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Purdue team awarded $5.274 million to manipulate a major plant metabolic pathway to produce biofuels directly

Researchers at Purdue University have received a five-year, $5.274-million award from the US Department of Energy (DOE) Office of Science’s Biological and Environmental Research program (DOE-BER) to support a project to reroute the carbon that plants currently use to make lignin and convert it directly into a biofuel.

In plants, the phenylpropanoid biosynthetic pathway leads to the deposition of lignin, a cross-linked phenolic polymer that makes the cell walls of specialized plant cells more rigid.The objective of the DOE-BER project, “Modeling and Manipulating Phenylpropanoid Pathway Flux for Bioenergy” is to reroute the molecule that plants funnel into lignin production—the common amino acid phenylalanine—into an alternative metabolic pathway to create phenylethanol, a combustible biofuel that could then be blended with gasoline.

Lignin, according to Dr. Clint Chapple, Distinguished Professor of Biochemistry and the principal investigator (PI) in the new DOE-BER project, represents the single largest metabolic sink for phenylalanine in the biosphere—i.e., it is a huge metabolic commitment for plant metabolism. More than 108 gigatons of lignin are synthesized annually in the biosphere, Chapple notes.

Lignin is also a significant barrier to the use of crops for livestock feed, pulp and paper production, and to the generation of cellulosic biofuels.

The regulation of carbon allocation to the phenylpropanoid metabolism has been a focus of Dr. Chapple’s lab. Dr. Chapple is also the PI on a separate BER-funded award, “Regulation of Carbon Allocation to Phenylpropanoid Metabolism”, which was renewed in September 2011 for three years.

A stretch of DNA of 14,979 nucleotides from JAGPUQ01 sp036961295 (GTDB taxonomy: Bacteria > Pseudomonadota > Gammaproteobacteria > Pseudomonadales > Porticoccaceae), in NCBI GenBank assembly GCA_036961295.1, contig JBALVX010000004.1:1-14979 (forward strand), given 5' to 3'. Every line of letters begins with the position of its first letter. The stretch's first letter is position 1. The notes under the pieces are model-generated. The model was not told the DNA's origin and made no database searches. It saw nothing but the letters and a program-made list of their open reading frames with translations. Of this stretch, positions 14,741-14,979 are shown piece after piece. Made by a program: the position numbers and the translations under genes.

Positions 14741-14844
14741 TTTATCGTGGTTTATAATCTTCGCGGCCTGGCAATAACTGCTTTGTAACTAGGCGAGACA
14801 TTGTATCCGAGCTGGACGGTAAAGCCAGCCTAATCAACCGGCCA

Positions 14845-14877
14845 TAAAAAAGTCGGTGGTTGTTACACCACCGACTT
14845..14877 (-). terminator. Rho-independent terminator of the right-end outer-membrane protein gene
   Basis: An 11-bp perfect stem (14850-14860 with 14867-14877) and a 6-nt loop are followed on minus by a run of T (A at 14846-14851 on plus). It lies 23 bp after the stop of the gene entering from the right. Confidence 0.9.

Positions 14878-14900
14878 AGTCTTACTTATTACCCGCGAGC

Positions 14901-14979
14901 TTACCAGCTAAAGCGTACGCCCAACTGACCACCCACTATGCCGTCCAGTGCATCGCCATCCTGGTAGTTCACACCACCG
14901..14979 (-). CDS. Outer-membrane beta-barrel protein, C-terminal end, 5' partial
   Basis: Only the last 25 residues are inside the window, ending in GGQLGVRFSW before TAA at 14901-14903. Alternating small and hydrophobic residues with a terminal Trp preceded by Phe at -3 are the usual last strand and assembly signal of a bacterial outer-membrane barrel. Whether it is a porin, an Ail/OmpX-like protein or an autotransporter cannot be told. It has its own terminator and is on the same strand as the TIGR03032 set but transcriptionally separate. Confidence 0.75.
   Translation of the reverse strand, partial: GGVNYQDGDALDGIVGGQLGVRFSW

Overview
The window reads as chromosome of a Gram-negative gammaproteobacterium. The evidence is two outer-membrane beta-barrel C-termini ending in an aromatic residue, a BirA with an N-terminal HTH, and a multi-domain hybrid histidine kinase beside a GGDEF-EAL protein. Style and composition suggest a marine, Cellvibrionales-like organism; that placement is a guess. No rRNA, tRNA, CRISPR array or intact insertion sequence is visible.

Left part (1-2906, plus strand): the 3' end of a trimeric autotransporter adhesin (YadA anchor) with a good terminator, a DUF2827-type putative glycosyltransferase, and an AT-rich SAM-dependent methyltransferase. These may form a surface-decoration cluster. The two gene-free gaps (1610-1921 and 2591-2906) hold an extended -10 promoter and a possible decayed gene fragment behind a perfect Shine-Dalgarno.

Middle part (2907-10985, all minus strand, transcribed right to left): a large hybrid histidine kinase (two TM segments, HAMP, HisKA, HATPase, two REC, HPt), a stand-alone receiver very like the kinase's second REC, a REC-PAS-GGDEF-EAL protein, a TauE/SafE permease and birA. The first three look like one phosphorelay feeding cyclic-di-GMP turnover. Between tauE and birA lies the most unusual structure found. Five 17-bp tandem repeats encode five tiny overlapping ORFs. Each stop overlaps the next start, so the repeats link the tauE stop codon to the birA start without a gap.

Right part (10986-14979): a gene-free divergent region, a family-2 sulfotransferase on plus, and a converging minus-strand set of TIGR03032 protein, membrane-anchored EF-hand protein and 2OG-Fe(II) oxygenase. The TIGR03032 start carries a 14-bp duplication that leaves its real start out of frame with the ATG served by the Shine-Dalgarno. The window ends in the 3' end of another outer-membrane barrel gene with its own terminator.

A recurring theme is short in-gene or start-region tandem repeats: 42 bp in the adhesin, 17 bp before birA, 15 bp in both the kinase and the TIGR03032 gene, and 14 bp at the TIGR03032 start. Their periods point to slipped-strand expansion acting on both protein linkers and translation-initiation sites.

In 2010, members of the Purdue team reported finding the last undiscovered gene responsible for the production of phenylalanine, a discovery that could lead to processes to control the amino acid to boost plants’ nutritional values and produce better biofuel feedstocks. A paper on the work was published in the journal Nature Chemical Biology. (Earlier post.)

Scientists have been focused on getting the sugars out of cell walls and using microorganisms to ferment those sugars into fuel. We want to take advantage of a plant's metabolic pathways to make biofuel directly. We wouldn’t be able to literally squeeze fuel from the plants, but it would be close.

—Clint Chapple

Co-investigator Natalia Dudareva, a distinguished professor of horticulture, will focus on increasing phenylalanine production in plants. John Morgan, an associate professor of chemical engineering, will analyze the results of these efforts and develop mathematical models to determine the most efficient methods for rerouting phenylalanine and for making phenylethanol.

Chapple said the team would work with the common research plant Arabidopsis before applying any findings to a biofuel plant such as poplar trees or switchgrass.



trying to design plant without lignin is like trying to grow boneless chicken, it doesn't make any sense. The lignin is what allow the plant to hold by itself, removes it and you have an algae

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